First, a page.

They were under watch by the FBI and the New York Police Department. And by the early 1970s, the Young Lords emerged as one of the country's most prominent radical groups led by Latino activists.

Inspired by the Black Panthers, a band of young Puerto Ricans wanted to form a Latino counterpart to the black nationalist group. In fact, one of the founding Young Lords in New York City almost started a group called the "Brown Tigers."

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A beloved lion in Zimbabwe — Cecil was his name — was wounded with a crossbow, then later shot dead. The animal had reportedly been lured from Hwange National Park, a protected area.

The dentist who killed the lion said he believes it was a legal hunt, for which he reportedly paid $50,000.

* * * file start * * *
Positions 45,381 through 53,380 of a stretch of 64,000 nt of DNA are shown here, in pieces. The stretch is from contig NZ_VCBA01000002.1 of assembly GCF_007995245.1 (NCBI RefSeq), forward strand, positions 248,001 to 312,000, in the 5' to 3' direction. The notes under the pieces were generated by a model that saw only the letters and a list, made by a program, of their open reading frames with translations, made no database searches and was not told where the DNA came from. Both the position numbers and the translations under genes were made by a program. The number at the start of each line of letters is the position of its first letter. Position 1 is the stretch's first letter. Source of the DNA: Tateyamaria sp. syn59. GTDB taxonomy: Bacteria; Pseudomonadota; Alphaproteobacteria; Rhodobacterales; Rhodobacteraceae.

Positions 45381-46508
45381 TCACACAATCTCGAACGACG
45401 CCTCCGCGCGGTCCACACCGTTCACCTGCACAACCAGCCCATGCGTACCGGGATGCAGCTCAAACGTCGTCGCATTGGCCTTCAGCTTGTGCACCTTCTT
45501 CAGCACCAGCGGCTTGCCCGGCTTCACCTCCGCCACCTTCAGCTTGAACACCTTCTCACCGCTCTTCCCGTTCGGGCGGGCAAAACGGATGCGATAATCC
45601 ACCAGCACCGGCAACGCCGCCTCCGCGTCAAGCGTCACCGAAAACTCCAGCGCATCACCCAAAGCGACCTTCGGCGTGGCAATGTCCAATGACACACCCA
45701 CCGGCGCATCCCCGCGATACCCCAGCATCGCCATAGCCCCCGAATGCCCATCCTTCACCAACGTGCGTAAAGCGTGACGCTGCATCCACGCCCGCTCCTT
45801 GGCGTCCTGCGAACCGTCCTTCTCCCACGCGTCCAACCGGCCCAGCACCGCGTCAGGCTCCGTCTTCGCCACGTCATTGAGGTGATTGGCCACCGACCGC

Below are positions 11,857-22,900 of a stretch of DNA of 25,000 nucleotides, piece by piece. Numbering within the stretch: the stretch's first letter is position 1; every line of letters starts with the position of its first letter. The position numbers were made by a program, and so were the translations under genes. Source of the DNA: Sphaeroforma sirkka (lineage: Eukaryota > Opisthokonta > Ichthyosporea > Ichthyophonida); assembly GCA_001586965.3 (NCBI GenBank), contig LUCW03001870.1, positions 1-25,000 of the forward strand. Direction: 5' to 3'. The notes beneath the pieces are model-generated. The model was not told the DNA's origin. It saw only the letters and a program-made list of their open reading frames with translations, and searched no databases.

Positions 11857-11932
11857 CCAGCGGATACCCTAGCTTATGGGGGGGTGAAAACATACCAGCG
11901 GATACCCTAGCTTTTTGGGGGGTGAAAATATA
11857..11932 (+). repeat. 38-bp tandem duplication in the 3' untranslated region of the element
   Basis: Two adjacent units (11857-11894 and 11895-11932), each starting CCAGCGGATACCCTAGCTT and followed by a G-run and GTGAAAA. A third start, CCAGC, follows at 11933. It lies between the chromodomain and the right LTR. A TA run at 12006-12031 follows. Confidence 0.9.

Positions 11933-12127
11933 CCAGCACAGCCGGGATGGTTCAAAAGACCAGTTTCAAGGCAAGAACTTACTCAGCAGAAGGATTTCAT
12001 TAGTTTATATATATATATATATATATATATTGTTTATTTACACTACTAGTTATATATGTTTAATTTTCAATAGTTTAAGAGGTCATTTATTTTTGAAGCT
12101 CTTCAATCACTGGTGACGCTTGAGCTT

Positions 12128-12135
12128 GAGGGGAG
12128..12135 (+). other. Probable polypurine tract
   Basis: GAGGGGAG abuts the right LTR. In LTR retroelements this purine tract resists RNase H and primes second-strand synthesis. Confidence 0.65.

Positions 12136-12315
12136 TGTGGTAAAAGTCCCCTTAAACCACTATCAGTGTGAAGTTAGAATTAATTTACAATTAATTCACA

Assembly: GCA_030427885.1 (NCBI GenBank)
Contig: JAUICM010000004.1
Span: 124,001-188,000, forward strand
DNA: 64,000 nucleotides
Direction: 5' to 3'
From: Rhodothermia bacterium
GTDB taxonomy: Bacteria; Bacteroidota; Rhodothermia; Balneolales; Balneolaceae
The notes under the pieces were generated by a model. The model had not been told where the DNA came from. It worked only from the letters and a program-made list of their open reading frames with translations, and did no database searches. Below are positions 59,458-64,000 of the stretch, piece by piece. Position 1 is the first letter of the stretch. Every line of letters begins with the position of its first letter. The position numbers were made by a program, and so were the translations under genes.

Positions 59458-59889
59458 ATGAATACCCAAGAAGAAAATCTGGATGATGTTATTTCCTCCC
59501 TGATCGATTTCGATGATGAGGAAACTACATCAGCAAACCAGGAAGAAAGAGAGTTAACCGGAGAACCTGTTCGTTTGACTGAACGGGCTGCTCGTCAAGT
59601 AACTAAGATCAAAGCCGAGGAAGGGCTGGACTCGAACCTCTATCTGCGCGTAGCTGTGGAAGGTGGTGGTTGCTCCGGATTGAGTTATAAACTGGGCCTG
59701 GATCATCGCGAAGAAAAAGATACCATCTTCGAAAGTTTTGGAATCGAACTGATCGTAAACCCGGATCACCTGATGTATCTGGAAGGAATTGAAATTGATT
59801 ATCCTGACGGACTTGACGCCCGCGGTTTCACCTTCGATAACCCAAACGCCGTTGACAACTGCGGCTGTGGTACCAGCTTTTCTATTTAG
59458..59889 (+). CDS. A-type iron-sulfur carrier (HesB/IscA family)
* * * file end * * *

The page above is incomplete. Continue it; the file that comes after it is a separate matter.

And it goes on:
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Muhammad Yunus just had a milestone birthday. On June 28, he turned 75. It's a big moment for a man who's had many big moments in his life – most notably the 2006 Nobel Peace Prize for founding Grameen Bank, which loans small sums, aka "microcredit," to the poor, mainly women, so they can start their own businesses.

Yunus stopped by NPR last week — he was in Washington, D.C., for a conference — wearing the long, open-necked "kurta" shirt of his native Bangladesh. "[A tie] looks funny on me," he joked.